One of my favorite ways to generate passive income is by investing in companies that pay dividends. When it comes to truly passive income, it doesn’t get much better than dividend stocks. You simply buy the shares and collect the dividends!
What makes this even more powerful is that dividends are taxed at a lower rate than ordinary income, sometimes much lower depending on your tax bracket. If you follow a few simple rules, you pay the same as long term capital gains rates.
If you are nearing or in retirement, buying low volatility dividend stocks can help you build a monthly dividend paycheck that rivals some pensions. If you can handle the swings of the market, it’s a great strategy.
As a younger investor, I look to invest in dividend growth stock funds. These are funds that invest in strong blue-chip companies that regularly increase their dividend payouts each year. By increasing the dividend, usually faster than inflation, I can build a portfolio of stocks that pay out a large dividend relative to my cost basis.
Much like real estate, this stream of income isn’t without risk. The stock market is volatile, and your investments can lose value. If you have a long-term outlook, for me that means greater than five years, I feel like I can weather the downturns and wait until stocks recover.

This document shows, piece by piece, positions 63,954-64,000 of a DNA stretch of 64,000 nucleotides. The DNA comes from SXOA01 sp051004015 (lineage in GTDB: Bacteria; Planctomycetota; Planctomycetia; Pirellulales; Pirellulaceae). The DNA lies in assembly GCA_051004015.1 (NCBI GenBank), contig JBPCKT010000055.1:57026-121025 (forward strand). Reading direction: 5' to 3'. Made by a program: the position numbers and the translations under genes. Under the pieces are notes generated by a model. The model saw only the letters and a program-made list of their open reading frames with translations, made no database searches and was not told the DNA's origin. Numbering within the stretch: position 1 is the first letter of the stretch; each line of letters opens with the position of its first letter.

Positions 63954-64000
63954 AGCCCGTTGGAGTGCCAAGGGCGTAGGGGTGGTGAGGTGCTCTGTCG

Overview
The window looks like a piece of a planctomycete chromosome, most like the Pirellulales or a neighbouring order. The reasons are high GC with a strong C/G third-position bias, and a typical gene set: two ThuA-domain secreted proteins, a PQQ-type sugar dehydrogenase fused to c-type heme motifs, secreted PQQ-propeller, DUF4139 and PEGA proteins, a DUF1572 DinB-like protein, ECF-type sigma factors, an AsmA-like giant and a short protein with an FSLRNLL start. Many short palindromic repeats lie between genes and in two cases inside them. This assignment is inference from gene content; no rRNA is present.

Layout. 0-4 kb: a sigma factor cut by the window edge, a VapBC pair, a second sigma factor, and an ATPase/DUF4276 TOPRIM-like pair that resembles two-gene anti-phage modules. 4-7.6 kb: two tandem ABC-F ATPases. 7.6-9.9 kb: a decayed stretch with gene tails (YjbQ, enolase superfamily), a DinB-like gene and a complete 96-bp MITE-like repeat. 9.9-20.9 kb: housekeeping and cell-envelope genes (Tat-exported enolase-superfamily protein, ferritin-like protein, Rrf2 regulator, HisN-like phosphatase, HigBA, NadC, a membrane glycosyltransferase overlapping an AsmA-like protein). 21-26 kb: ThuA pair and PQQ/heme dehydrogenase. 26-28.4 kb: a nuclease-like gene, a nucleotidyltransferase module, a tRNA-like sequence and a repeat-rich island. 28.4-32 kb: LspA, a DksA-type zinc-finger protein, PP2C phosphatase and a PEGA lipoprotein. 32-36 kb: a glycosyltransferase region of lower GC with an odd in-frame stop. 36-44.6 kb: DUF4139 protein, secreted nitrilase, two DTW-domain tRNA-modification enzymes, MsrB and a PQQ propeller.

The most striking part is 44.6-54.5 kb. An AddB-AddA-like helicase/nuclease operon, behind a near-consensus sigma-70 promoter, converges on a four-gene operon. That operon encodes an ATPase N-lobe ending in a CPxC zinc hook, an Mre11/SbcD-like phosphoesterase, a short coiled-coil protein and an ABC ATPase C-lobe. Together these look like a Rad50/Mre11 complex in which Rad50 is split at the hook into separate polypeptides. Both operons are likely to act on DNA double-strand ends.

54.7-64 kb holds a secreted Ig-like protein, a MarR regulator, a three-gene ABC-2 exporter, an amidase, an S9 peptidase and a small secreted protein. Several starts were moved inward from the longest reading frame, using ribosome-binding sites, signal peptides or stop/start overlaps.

And if stocks are volatile to the upside, even better!
3. Rent Out a Spare Bedroom
How big is your place? Is it in a popular area?
And do you have a spare bedroom?
Consider renting it out on a website like AirBnB for some extra income.
Renting a room on AirBnb is super simple and it’s a great way to earn a few hundred dollars, to a few thousand dollars depending on how popular it is, a month.
Our neighbor has an in-law suite in her basement and rents it out for $100 – $120 a night. It has separate access from the patio, so they almost never have to interact with guests, which is a plus.
We live in the Washington D.C. area and the suite is almost always rented out on the weekends. All she must do is launder the sheets, pick up a little bit, and the extra income is hers.
Of the three options on this list, this one is the least passive because you’ll have to list your bedroom and attend to the guests who arrive, but it’s monetizing something extra that you already have.
Once you’ve taken care of and optimized the basics, start looking to build additional streams of income to help build wealth that you can pass down to future generations.
About the Author
Jim Wang is the founder of Wallet Hacks, a personal finance blog where he shares his strategies for getting ahead financially. Jim uses his engineering background to break down complicated personal finance topics into easy to understand pieces so you can better manage your money.
The information is provided for discussion purposes only and should not be considered as advice for your investments. The information does not represent a recommendation to buy or sell securities. Please consult an investment advisor before you invest. Investing involves risk. Your investments are subject to loss of principal and are not guaranteed. Even diversification doesn’t guarantee a profit and can still result in losses in declining markets.